The first six articles of this seven-part series on Next Generation Lean laid out a pretty detailed justification for current Lean to evolve. They also laid out a strategy, metric and process that could form the basis of that evolution. In those articles an honest effort was made to base the discussion on generally accepted facts rather than opinions.
I’ll use this seventh and last article to give my view on the state of Lean practice. Another way of saying this is that readers should regard the following as a “Letter to the Editor” about what, in my estimation, have been (and continue to be) the top three barriers to the advancement of Lean practice. Realize that opinions are just that, and there is little doubt that expressing mine will result in some ruffled feathers!
The Blaming of Management
In the depths of their hearts I believe that most of the Lean advocates understand that Lean has—for the most part—over-promised and under-delivered. One outgrowth of this is that rather than personally accepting and trying to address Lean’s shortfalls, most of these same people have instead tended to point the blame finger at others. And the prime target of much of this finger-pointing seems to be the very managers from whom they are trying to gain support! A strategy of assigning culpability to those you are trying to influence usually isn’t very effective, at least in the world I live in. Further, as my mother used to tell me, “When you point a blame finger at someone else, you should recognize that three of your fingers are pointing back at you.” In other words, there may be a lot of blame to spread around for why Lean as a construct has not moved forward, but today’s Lean community needs to appreciate that they have contributed to this outcome by failing to allow and/or lead the evolution of Lean.
Long-time readers of my column know that I have criticized various facets of current corporate philosophy, but the negative attitude towards Lean is not one of them. All that management has asked of Lean is that it “show them the money,” something that up until now hasn’t consistently been accomplished. Lean practitioners seem to want their managers to accept on faith that supporting Lean will provide an acceptable ROI, or at least that it will over time. I have two points to make in response to this position. First, most managers today are not given extended periods of time—years, or even months—to produce positive impacts. Second, unless things have changed significantly since I was an executive, investments—capital or otherwise—generally aren’t made based on leaps-of-faith.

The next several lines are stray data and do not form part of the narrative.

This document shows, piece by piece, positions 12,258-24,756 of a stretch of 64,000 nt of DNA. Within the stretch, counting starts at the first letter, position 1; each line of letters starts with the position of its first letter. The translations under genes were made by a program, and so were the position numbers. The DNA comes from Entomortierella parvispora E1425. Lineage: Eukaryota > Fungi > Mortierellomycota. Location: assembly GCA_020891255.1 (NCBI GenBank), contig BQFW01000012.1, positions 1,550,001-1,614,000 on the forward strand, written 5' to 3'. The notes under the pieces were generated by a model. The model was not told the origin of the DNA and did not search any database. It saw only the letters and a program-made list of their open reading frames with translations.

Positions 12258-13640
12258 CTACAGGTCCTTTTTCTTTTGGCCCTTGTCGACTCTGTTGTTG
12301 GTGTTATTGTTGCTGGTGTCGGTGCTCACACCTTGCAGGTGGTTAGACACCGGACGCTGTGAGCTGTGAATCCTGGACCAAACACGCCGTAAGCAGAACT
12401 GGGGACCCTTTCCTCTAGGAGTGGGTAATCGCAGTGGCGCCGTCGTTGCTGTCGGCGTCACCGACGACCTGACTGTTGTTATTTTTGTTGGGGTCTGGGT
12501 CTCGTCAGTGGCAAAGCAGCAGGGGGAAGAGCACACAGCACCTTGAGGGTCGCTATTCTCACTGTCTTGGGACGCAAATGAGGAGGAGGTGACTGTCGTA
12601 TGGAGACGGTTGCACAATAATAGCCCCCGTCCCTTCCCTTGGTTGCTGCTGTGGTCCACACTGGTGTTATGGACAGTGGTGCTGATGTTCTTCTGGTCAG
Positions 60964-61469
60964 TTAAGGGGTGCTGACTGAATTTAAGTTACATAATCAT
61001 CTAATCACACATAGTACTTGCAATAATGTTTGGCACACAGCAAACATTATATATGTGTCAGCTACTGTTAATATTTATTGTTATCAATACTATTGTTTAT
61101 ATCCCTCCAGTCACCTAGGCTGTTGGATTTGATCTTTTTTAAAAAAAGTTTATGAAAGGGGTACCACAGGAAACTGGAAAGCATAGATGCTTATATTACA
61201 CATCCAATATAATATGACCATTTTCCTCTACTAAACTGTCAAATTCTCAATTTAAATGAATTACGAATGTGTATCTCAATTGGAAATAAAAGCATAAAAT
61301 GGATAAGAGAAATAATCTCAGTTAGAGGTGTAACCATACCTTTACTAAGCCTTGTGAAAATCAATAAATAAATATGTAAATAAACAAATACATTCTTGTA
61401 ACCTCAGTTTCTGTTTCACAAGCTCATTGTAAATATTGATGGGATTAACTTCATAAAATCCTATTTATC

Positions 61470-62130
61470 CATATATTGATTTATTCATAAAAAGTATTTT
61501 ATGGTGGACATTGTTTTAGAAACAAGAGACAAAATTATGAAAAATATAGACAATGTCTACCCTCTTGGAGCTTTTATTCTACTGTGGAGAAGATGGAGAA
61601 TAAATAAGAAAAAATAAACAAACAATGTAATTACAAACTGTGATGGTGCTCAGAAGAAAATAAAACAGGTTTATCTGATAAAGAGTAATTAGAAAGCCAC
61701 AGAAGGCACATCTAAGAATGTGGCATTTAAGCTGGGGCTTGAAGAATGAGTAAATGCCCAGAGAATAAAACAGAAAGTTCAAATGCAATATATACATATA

Take my word for it. There are many, many executives who have supported Lean initiatives only to be let down by their impact. These failures have negatively influenced their reputations and, in some cases, their careers. One result of this is that while you’ll seldom hear higher level executives publically express negativity about Lean, in discussions between executive peers there is a growing disdain for it as a cost management strategy. Without executive support Lean will not remain relevant. That is the primary reason that Lean needs to evolve.
Academics Need to Step Up to the Plate
Over the last two decades I’ve had a significant amount of interaction with academics in support of developing better business strategies. Overall I’ve been pretty satisfied with the results of these collaborations. As a consequence I have, in general, a high regard for academia. With that being said, though, I am of the opinion that the academic community has dropped the ball relative to Lean. What do I mean by this?
I have previously stated that managers today need to take leaps of faith to justify Lean initiatives. This is because it is rare for Lean practitioners to be able to provide solid ROI projections for the initiatives they advocate. Sure, academics have documented hundreds, if not thousands, of case studies that outline how specific companies have benefited from Lean transformations. This is a good first step. However, individual success stories are usually not effective in developing sound ROI projections. What is needed instead is a more general analysis of accumulated Lean impact data. I’m talking about analyzing data from a statistically sound sample of individual case studies such that the projected impacts of specific Lean activities can be tied to the various metrics used by executives in making business decisions. Why is this important? Executives are generally not willing to wait until the completion of a multi-year transformation to see if an initiative they have sponsored (and maybe staked their career on) will produce the necessary business results.
Impact projections are required to financially justify investments of corporate money. Granted, basing impact projections to statistically sound sample sizes takes more work than writing up individual case studies, but that’s “where the rubber meets the road” relative to gaining management support. And historically, it is the role of academics to deliver this type of process analysis.
Another beef I have with academics is that they, for the most part, have seemed to be along for the ride. The focus of this series has been on the need for Lean to evolve. Where are the academic results that can be cited proposing anything comparable to the strategy, metric, process and tools outlined in this series? There aren’t any, at least as far as I have seen. Rather, academia has tended to embrace the current practice of Lean, ignoring rather than addressing its shortfalls. Sure, there are exceptions to this, but for the most part academia has let Lean down in addressing process-related concerns.
I’ll give you a simple example of what I mean. To do this I’ll use two questions posed earlier in this series relative to Lean. Specifically, managers often want to know: